Exploring the effective marginal tax created by the Affordable Care Act

The Patient Protection and Affordable Care Act uses a refundable tax credit to subsidize purchase of health insurance through an Exchange by individuals with household incomes between 100 and 400% of the federal poverty level. 26 U.S.C. § 36B. It likewise requires insurers offering health insurance through an Exchange to offer purchasers with household incomes between 100 and 250% of FPL a contract providing heightened “actuarial value” for the price of a “silver policy.”  42 U.S.C. § 18071 (“reduced cost-sharing”).

The interactive graphic available via CDF here provides a framework for study of the effect of these provisions on the effective marginal tax rates of low- and middle income individuals. It shows that the Affordable Care Act typically adds 20-30% to these effective marginal tax rates. Because of discontinuities in the subsidization structure that occur as the taxpayer crosses various multiples of the federal poverty level, however, the effective marginal tax rate will sometimes go from 50% up to well over 100%, particular for those with incomes about 3.5 federal poverty level ($40,000 single individual; $82,000 family of 4). The estimates made here are even higher than those recently computed by the Congressional Budget Office since that organization de-emphasized issues created by discontinuities.  When combined with other federal income-based subsidies for those of low to moderate income such as SNAP (food stamps), the earned income tax credit, housing assistance, and, now the Pay As You Earn student loan program, the Affordable Care Act creates considerable disincentives to earn taxable income.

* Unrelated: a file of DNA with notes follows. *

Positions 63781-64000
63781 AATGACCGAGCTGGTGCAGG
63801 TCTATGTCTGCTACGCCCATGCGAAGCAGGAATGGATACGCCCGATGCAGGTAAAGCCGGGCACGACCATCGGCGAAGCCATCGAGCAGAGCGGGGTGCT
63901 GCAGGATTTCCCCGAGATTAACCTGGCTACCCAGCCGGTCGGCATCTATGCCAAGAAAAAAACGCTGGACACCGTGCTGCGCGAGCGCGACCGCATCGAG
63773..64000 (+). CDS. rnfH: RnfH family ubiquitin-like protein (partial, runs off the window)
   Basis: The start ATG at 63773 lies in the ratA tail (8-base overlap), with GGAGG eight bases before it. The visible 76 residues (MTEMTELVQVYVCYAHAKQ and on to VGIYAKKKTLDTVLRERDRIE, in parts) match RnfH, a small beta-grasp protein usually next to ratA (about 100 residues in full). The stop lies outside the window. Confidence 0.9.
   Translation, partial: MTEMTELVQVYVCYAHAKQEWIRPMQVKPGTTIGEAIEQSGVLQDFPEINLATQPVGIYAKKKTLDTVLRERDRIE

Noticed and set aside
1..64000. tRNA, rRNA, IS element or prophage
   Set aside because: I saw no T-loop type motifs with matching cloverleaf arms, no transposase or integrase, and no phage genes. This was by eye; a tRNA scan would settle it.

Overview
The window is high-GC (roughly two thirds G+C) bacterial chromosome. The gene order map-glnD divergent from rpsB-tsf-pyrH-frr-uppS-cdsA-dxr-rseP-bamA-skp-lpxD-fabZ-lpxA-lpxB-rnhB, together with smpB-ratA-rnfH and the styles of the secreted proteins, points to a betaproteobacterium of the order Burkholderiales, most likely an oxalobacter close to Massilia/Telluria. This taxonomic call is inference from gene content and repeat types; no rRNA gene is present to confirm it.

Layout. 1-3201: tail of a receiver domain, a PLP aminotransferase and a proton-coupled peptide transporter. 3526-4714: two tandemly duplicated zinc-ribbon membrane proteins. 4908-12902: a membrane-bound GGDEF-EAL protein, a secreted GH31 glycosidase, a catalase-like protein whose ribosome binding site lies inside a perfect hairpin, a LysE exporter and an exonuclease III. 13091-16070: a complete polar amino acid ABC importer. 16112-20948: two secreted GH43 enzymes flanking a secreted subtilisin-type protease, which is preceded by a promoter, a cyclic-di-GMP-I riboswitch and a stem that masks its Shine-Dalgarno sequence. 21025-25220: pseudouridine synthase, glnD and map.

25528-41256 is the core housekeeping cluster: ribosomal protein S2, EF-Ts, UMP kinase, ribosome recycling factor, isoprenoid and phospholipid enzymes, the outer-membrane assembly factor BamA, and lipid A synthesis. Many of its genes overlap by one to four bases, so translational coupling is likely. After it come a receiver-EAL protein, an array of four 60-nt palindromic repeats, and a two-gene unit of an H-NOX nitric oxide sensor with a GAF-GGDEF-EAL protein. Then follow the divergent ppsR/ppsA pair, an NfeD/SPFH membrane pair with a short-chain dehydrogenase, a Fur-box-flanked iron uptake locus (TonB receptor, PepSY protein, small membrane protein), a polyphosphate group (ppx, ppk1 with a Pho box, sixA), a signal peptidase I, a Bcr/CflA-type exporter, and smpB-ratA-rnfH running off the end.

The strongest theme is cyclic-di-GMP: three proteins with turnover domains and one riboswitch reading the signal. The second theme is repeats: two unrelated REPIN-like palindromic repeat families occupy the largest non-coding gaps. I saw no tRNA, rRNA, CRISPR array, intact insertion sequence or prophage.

How did this come about? Harvard Law School has asked me to speak briefly on a topic related to health law at my upcoming 30th reunion. So, I thought I would update an article I did a few years back that attempted to project the tax implications of various subsidies provided by the Affordable Care Act designed to induce the purchase of health insurance.  A lot has happened since 2010 when the work on the article was done. We have a lot better idea about how the premium subsidies and the cost-sharing reductions are going to work.  We have somewhat better estimates of what premiums for the basic “metal tiers” are going to be.  And I’ve been joined by a few other academics and the Congressional Budget Office in thinking this topic is important.  These other sources, by the way, mostly confirm what I found back in 2010.

And why should you care?  You may like the Affordable Care Act or, more likely, some of the impulses behind the Affordable Care Act. But regardless of one’s political stance, one should not be blind to the significant problems that law creates. Particularly when you couple the effect of the Affordable Care Act with other federal programs intended to assist the poor, the effective marginal tax rates on the poor can become extremely high.  When you add in state and local programs, the rates get even higher. This is troubling because it creates a situation in which dependency is rational and in which government induces atrophy of the the sort of self-reliance that may become important when federal funds dry up.

Anyway, here’s the CDF.
[WolframCDF source=”http://mathlaw.org/wp-content/uploads/2013/04/The-Effect-of-Premium-Subsidies-and-Cost-Sharing-Reductions-on-Effective-Marginal-Tax-Rates-v2-.cdf” CDFwidth=”601″ CDFheight=”5000″ altimage=””]

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